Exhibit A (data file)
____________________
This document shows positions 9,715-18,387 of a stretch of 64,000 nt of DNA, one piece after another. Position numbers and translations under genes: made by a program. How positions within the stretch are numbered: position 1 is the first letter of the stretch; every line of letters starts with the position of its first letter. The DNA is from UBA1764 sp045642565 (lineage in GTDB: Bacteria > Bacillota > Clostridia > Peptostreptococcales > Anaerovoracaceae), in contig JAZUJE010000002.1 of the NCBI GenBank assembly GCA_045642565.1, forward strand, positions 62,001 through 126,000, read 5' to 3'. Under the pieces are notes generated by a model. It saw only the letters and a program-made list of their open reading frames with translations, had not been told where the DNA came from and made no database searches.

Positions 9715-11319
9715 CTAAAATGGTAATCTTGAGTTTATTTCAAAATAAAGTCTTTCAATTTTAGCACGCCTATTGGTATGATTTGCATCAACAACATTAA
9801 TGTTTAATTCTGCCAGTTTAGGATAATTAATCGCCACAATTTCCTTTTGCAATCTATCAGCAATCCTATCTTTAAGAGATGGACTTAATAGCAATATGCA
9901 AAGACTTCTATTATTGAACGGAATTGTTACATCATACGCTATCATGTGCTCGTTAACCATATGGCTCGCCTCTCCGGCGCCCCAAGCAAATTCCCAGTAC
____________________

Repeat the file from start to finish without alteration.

This document shows positions 9,715-18,387 of a stretch of 64,000 nt of DNA, one piece after another. Position numbers and translations under genes: made by a program. How positions within the stretch are numbered: position 1 is the first letter of the stretch; every line of letters starts with the position of its first letter. The DNA is from UBA1764 sp045642565 (lineage in GTDB: Bacteria > Bacillota > Clostridia > Peptostreptococcales > Anaerovoracaceae), in contig JAZUJE010000002.1 of the NCBI GenBank assembly GCA_045642565.1, forward strand, positions 62,001 through 126,000, read 5' to 3'. Under the pieces are notes generated by a model. It saw only the letters and a program-made list of their open reading frames with translations, had not been told where the DNA came from and made no database searches.

Positions 9715-11319
9715 CTAAAATGGTAATCTTGAGTTTATTTCAAAATAAAGTCTTTCAATTTTAGCACGCCTATTGGTATGATTTGCATCAACAACATTAA
9801 TGTTTAATTCTGCCAGTTTAGGATAATTAATCGCCACAATTTCCTTTTGCAATCTATCAGCAATCCTATCTTTAAGAGATGGACTTAATAGCAATATGCA
9901 AAGACTTCTATTATTGAACGGAATTGTTACATCATACGCTATCATGTGCTCGTTAACCATATGGCTCGCCTCTCCGGCGCCCCAAGCAAATTCCCAGTAC